She added that families should remember how precious life can be -- and how everything can change in an instant. "We will forever remember Steven, a loving husband, father, brother and son. None of us will be able to see a Christmas cookie or holiday lights without being reminded of the life that was taken so tragically on Nov. 1, 2012. Steven, we miss you. Merry Christmas," she said.
Ronald Kane, Steven's father, remembered happier Christmases. "Christmas has always been a fun time in the Kane household. As in most large families -- Steven was the oldest of seven children -- Christmas morning was punctuated by the sounds of wrapping paper being torn apart and the shrill screams of delight as present after present was revealed," he said. "The floor space was littered with debris -- paper, ribbon and bows scattered about. My son Steven was looking forward to having this familiar scene transferred now to his household as he was blessed this year with two grandchildren courtesy of his twin daughters. There will, however, be no joy this year. Torn by the sorrow that these memories provide as the newly blessed great-grandfather I will be sitting home instead, quietly remembering Christmas past."
Susan Kane Smith, Kane's daughter, said Christmas will never be the same. "Many of our traditions are just too painful right now and probably will be for many years. But, I find myself more focused on the true meaning of Christmas and I take joy in knowing that I will see my father again when the Lord calls me to his side."
At work at BNL, colleague Linda Greves said Kane's absence is felt across the board. "Steve was larger than life and a one of a kind person. Our group still misses him every day," she said. The holidays only emphasize this sad fact. The empty office in the hallway is a constant reminder of our loss. His chair is left empty at our group meetings in the conference room, showing nobody could fill his shoes nor his chair."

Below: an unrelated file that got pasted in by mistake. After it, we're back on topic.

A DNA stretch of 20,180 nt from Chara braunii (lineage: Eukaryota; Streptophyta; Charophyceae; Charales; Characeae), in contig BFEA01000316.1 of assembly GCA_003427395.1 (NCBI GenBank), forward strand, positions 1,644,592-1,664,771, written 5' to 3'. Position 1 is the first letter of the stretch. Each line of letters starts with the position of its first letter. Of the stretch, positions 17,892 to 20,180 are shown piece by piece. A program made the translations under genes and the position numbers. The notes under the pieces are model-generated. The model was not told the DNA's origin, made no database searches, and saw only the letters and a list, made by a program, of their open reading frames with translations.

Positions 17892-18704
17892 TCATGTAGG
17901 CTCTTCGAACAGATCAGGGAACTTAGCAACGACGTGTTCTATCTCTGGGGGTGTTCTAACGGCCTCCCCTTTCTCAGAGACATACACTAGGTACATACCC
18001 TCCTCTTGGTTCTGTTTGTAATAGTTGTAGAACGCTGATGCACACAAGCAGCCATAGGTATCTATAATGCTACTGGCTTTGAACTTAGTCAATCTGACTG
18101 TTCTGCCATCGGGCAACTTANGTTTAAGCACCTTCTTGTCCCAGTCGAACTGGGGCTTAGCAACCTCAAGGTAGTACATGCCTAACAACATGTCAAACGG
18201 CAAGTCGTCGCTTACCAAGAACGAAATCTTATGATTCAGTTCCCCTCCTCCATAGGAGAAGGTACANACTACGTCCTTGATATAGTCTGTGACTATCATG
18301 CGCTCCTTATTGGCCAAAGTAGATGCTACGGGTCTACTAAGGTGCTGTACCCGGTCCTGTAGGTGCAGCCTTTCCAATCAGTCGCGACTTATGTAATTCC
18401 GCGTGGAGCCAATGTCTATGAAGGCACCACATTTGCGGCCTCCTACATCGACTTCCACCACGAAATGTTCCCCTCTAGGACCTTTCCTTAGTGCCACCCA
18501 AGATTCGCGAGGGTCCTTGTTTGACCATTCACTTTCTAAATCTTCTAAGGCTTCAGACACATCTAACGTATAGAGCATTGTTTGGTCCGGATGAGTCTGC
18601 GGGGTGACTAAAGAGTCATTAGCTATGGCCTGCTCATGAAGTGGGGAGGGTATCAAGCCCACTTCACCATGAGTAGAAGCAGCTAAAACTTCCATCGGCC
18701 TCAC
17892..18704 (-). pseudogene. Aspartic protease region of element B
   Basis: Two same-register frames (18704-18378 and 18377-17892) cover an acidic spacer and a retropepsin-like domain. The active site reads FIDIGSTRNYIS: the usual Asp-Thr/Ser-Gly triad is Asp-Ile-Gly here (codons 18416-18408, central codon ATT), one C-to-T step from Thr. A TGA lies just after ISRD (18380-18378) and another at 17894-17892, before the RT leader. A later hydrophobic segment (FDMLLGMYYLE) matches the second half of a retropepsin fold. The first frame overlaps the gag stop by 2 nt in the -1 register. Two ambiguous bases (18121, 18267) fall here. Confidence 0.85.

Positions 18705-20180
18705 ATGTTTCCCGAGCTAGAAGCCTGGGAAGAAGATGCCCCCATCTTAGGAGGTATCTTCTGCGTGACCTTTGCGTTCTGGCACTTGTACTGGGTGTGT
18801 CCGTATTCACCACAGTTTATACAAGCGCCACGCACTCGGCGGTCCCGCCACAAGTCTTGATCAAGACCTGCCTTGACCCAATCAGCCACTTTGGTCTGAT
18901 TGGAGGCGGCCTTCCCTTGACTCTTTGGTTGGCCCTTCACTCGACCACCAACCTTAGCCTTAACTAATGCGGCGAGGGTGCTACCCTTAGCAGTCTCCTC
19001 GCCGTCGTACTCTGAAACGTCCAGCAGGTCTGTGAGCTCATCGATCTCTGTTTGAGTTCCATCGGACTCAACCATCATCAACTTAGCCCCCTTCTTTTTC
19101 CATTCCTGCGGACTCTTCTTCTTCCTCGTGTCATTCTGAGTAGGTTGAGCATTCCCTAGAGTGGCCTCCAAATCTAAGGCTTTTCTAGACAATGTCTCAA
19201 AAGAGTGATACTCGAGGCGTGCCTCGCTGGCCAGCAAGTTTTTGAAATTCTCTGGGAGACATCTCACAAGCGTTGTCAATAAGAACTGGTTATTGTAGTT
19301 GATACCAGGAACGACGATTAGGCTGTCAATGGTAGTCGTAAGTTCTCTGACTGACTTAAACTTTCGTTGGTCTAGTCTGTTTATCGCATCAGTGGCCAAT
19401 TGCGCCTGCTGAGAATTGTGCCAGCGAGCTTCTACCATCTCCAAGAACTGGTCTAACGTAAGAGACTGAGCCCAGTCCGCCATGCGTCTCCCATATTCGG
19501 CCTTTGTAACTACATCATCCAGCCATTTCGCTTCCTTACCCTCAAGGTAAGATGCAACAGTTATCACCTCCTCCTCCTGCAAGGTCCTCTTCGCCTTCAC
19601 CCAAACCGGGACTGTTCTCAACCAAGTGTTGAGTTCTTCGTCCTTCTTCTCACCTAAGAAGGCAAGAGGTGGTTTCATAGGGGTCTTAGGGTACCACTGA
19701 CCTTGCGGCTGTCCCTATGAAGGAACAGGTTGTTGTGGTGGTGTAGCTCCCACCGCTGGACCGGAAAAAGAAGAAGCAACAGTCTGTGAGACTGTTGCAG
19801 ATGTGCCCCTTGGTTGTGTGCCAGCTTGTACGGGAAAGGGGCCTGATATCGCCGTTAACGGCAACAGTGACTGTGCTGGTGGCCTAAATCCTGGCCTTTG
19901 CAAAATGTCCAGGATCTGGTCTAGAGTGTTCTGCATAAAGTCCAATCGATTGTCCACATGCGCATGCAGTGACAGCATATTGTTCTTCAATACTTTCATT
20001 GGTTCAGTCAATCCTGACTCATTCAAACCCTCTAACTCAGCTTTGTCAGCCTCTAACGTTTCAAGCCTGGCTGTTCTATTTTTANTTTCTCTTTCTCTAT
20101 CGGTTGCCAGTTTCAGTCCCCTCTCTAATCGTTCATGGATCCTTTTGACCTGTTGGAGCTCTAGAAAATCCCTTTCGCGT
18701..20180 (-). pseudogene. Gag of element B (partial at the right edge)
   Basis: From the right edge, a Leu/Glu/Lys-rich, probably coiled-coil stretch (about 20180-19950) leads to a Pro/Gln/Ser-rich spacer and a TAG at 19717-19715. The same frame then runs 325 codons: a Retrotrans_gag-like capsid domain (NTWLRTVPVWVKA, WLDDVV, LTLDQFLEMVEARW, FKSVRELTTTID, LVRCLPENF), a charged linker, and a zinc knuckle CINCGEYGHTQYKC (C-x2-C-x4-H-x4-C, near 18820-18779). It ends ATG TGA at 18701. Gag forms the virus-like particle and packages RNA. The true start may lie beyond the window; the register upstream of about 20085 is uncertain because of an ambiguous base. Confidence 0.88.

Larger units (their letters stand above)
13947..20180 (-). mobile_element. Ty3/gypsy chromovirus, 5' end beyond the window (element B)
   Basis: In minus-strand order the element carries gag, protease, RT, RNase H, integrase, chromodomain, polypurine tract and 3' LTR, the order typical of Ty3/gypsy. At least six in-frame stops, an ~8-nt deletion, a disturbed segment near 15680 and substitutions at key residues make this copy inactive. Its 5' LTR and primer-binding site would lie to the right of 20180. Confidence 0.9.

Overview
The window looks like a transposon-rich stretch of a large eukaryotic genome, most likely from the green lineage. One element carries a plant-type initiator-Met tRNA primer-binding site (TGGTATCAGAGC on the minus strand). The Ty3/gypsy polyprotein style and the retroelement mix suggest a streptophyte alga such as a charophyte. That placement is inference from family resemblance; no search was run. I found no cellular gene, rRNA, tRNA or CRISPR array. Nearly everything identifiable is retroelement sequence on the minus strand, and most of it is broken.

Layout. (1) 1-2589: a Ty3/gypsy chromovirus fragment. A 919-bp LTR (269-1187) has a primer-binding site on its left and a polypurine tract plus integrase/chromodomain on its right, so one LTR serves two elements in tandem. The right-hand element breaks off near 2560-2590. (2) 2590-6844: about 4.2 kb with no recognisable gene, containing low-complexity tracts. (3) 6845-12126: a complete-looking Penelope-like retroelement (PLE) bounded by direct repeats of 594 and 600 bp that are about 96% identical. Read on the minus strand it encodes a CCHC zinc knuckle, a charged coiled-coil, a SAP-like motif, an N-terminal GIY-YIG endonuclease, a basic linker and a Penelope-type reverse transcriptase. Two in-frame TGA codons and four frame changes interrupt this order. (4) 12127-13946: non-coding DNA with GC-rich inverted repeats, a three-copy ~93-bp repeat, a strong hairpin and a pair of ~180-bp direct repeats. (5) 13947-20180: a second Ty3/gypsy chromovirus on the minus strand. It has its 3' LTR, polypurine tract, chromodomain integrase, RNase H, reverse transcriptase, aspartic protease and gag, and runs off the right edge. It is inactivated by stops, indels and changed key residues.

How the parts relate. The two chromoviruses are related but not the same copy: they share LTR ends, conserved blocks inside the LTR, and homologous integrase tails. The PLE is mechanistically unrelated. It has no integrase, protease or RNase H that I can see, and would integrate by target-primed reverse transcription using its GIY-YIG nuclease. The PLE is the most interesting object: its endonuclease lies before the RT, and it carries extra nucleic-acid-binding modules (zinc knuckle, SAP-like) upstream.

Kane's sister, Carole Stevens, said the holidays are bleak without her brother.
"How sad, flowers will sit on the alter at church in memory of Steven and eventually be tossed out. Thousands of dollars will be donated to LiveStrong in his memory, and when a cure is found, he will not be thanked. His memory will taper down to us, his family and a white cross marking the scene of the crime. I will work on forgiveness and cry on Christmas Day."
And for Carol Pascino, Steven's daughter, the joy of her baby's first Christmas is dimmed by grief.
"It doesn't really feel much like the holidays." Her father, she said, "is missing his granddaughter's first Christmas and her reactions to all the new events she is experiencing. We are struggling to experience the joy of the season. If it wasn't for our daughter we would not have put up a Christmas tree. We are focusing on spending time as a family; that is the only thing that brings us solace."
She added, "It's hard to express what we are feeling as there are no words to describe the depths of our pain without him," she said. "All we want for Christmas is to have him back."